In fact, January 2015 was one of the company’s worst January periods ever in terms of signups, says Herrera, who had joined the company just three months earlier. Timing was crucial, because the first quarter accounts for more than 40% of the company’s business, he notes. People were looking for other ways to lose weight, including wearable fitness trackers and Paleo dieting, resulting in Weight Watchers subscriptions dropping 25 percent year-over-year that quarter, Herrera recalled. Its stock skidded from $25 to $7 per share, he said, and fell even further that summer. Herrera had to lay off about 25 percent of his team of 30 or so people.

Herrera and his slimmed-down team, with agency DiMassimo Goldstein, came up with a more consumer-centric approach. “Since everyone believes that they have a unique challenge, it’s critical for them to look at Weight Watchers and see a bit of themselves in the brand,” Herrera says. “We needed to create a brand identity that felt accessible and relatable as well as aspirational.””

To read the rest of AdAge’s live blog, click HERE.

Last week, Maurice Herrera, the Head of Marketing for our inspiring action client, Weight Watchers, had the honor of speaking at the 2017 ANA “Masters of Marketing” event down in Orlando, Florida.

The event, which boasted over 2,500 attendees, is one of the biggest and best gatherings for senior marketers in the country.

Herrera was invited to speak about the transformative journey that Weight Watchers has enjoyed these past two years.  Together, with Herrera and his team, we’ve taken one of the country’s most historic brands and brought them back into the national spotlight, leading to seven consecutive seasons of brand growth. We couldn’t be prouder to be their agency.

Now that’s #inspiringaction.

The A-List Podcast: Episode 016 with Bobby Hershfield

This week on The A-List Podcast, host and DiMassimo Goldstein CCO Tom Christmann interviews Bobby Hershfield, Partner and CCO at SS+K. Hershfield started his career in account management before eventually shifting over to copywriting during his time at Wieden+Kennedy, and since then he has spearheaded the creative for some of the world’s biggest name brands such as Dell, JCPenney, Target, CNN, and Johnson & Johnson.

Listen in as Hershfield talks about what makes an all-star account person, working with former A-List guests Eric Silver, Ty Montague and David Angelo, and why he ultimately took a pay cut to become a creative. Full episode and show notes below!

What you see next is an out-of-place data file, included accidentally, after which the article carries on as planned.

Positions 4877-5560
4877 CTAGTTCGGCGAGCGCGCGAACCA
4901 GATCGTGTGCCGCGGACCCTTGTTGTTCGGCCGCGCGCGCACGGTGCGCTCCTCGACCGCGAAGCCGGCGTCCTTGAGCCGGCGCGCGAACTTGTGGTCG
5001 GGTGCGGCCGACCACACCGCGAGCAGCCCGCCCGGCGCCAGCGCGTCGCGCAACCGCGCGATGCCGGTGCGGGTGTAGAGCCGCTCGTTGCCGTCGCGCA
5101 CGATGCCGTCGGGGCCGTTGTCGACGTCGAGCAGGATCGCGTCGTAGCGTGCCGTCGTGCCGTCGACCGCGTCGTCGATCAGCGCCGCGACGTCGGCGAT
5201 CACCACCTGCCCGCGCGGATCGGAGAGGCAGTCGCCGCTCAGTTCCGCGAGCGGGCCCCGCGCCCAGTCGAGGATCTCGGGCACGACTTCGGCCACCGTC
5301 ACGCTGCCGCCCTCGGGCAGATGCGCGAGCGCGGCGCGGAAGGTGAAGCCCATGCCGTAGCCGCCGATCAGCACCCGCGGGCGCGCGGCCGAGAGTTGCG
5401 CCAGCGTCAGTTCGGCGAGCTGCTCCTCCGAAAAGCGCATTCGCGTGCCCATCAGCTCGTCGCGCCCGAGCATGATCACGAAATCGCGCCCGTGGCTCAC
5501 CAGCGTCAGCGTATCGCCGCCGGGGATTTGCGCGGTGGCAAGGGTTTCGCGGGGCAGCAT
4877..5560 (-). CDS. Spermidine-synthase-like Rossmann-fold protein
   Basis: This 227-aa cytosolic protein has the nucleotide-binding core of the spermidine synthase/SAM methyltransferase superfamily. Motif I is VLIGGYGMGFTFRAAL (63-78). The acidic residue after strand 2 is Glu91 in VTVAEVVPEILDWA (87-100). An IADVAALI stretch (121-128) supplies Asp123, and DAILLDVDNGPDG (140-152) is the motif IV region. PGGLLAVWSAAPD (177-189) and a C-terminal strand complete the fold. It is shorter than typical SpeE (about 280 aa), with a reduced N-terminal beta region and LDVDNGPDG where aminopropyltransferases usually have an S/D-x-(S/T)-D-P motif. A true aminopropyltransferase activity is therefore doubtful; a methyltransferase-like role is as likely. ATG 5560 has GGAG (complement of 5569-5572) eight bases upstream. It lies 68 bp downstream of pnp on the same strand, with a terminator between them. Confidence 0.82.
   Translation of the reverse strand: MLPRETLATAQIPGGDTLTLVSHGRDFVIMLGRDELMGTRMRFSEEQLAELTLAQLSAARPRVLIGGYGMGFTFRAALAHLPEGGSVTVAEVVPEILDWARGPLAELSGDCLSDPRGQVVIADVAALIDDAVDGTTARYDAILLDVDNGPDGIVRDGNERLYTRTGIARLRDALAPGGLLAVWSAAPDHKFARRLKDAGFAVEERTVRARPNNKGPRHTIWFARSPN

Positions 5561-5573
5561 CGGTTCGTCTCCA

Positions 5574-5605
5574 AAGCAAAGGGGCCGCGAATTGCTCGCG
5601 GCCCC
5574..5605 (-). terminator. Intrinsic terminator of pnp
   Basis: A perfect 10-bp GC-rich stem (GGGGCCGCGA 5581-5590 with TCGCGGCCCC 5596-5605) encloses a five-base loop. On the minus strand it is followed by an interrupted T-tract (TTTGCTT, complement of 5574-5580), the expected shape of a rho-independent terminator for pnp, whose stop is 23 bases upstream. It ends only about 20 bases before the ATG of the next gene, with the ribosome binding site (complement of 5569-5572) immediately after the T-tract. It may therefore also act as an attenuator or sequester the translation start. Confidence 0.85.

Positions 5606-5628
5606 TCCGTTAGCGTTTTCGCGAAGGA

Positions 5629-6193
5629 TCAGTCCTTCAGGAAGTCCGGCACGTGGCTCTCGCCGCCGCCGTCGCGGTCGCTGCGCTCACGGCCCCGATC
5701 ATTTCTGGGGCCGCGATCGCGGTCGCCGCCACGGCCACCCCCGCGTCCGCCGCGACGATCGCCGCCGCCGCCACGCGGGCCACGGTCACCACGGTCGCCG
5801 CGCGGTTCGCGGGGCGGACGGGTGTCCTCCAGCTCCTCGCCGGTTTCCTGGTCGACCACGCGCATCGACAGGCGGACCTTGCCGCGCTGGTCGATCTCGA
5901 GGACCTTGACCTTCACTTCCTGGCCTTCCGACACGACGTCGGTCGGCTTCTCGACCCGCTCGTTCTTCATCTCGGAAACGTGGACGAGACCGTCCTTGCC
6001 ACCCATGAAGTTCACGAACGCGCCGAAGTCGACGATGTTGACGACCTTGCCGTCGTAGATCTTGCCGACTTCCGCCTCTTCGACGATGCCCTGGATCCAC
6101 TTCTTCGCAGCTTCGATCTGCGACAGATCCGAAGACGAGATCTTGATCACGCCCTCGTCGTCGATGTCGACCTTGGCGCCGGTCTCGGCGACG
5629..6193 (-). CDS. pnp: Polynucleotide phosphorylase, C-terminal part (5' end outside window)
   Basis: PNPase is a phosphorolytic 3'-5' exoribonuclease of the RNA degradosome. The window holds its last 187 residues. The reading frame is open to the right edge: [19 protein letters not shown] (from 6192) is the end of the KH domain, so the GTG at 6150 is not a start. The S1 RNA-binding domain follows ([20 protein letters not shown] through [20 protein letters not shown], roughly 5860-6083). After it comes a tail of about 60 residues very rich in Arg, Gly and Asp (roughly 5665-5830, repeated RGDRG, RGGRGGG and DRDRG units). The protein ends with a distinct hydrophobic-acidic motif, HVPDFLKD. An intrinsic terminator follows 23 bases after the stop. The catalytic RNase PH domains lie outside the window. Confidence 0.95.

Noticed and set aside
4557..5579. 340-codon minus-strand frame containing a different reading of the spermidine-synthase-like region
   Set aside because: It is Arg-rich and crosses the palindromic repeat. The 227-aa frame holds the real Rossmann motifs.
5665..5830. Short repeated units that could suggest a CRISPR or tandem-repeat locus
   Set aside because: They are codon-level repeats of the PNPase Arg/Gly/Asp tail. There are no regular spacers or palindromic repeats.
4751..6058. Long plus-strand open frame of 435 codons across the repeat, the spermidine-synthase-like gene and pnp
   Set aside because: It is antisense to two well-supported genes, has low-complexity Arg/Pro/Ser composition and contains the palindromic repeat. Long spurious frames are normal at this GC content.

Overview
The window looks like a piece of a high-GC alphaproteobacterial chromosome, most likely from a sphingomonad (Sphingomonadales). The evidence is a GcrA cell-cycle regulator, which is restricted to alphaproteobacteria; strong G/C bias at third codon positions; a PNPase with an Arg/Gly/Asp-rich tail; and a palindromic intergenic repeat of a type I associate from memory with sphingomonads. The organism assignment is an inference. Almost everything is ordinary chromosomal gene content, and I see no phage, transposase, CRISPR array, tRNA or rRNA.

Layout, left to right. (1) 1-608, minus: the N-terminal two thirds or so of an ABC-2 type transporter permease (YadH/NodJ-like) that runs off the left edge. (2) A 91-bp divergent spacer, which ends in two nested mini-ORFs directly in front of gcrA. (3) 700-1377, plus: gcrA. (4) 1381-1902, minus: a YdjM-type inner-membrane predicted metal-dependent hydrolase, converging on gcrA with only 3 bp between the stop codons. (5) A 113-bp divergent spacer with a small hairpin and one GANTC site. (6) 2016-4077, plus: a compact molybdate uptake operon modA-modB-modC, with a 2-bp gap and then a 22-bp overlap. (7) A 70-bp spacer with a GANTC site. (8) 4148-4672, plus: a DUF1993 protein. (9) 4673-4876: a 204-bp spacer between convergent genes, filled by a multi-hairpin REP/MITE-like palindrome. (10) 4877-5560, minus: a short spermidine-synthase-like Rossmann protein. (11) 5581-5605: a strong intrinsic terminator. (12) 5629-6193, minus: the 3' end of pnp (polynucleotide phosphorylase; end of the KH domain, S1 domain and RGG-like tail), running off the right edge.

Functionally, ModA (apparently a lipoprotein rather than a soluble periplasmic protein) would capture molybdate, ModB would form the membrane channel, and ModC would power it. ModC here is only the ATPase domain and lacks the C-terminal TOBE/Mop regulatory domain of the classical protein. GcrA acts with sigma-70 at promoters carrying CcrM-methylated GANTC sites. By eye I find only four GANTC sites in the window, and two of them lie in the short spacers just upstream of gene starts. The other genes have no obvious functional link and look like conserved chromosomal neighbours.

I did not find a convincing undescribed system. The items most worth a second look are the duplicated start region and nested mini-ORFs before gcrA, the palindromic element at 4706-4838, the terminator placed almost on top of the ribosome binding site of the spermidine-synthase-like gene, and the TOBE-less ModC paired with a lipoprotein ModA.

Show Notes

  • [0:00 – 1:19] Intro
  • [1:20 – 3:59] Hershfield talks about what it was like moving around a lot as a child, how he had to adjust, and meeting new people
  • [4:00 – 5:18] How Hershfield first discovered advertising from a Tom Hanks movie
  • [5:19 – 6: 53] Creative Writing at the University of Michigan, applying to letterman, and graduating in a recession
  • [6:54 – 11:01] Getting his first job at DDB in account management, being let go and having to work as a video store clerk before finally getting another job at Chiat\Day
  • [11:02 – 13:29] Working with Eric Silver, Ty Monague, David Angelo at Chiat\Day
  • [13:30 – 17: 34] The first “virtual office” and taking creative classes
  • [17:35 – 19:00] What makes an all-star account person?
  • [19:01 – 23:31] Hershfield’s mentors in account management, the feeling you get after he was let go, and the story of how he hung around until he was rehired
  • [23: 32 – 27:00] Accepting an offer at Wieden+Kennedy, the difference between New York and Portland, and how the culture at Wieden focused on the work and not the lifestyle
  • [27:01 – 31:19] Moving to New York to take a pay cut and shift to the creative side
  • [31:20 – 35: 24] Thinking irresponsibly and the different line of thinking you have to adopt to be a creative
  • [35:25 – 39:44] Working Albert Brooks for his first commercial
  • [39:45 – 43: 35] What it was like working under Ty Montague and the benefit of tough love
  • [43:36 – 47:20] Managing a team, being a mentor, and when you know it’s time to become a creative director
  • [47:21 – 53:47] What Bobby looks for in a young creative, what made Gerry Graf a special teacher, and the many advantages of attending Adhouse
  • [53: 48 – 54:43] Outro

“The A-List” is a podcast produced by DiMassimo Goldstein, recorded at the Gramercy Post, and sponsored by the Adhouse Advertising School, New York’s newest, smallest, and hippest ad school. You can subscribe and rate the show on iTunes or listen along on SoundCloud. For updates on upcoming episodes and guests, be sure to like the A-List Podcast on Facebook and follow host Tom Christmann on Twitter

Welcome to the Direct Age.

People have never had access to so many amazing tools for connecting with organizations and services that can inspire them to achieve incredible things. Not so long ago, “consumers” were out there. Marketers needed to learn about their customers and their preferences from “the channel,” the sales team, or from expensive market research. They needed to be recruited through retail or sales. It was hard to know much about them as individuals. Today, your customer holds you in her hand. Texts you. Tweets you. You are the button she pushes. You are the apps she launches. You are the tool she uses to get from here to there. Physically. Emotionally. Mentally. You are your customer’s utility. Today, consumers have unprecedented direct access to the organizations that serve them. Equally, companies have unprecedented direct access to their customers and prospects. The direct age is the age of interactive selling. It’s the age of collaboration. It’s also the age of social customer service. If your service and your story works best for inspiring action in the customer, and if that action becomes habit, then you win.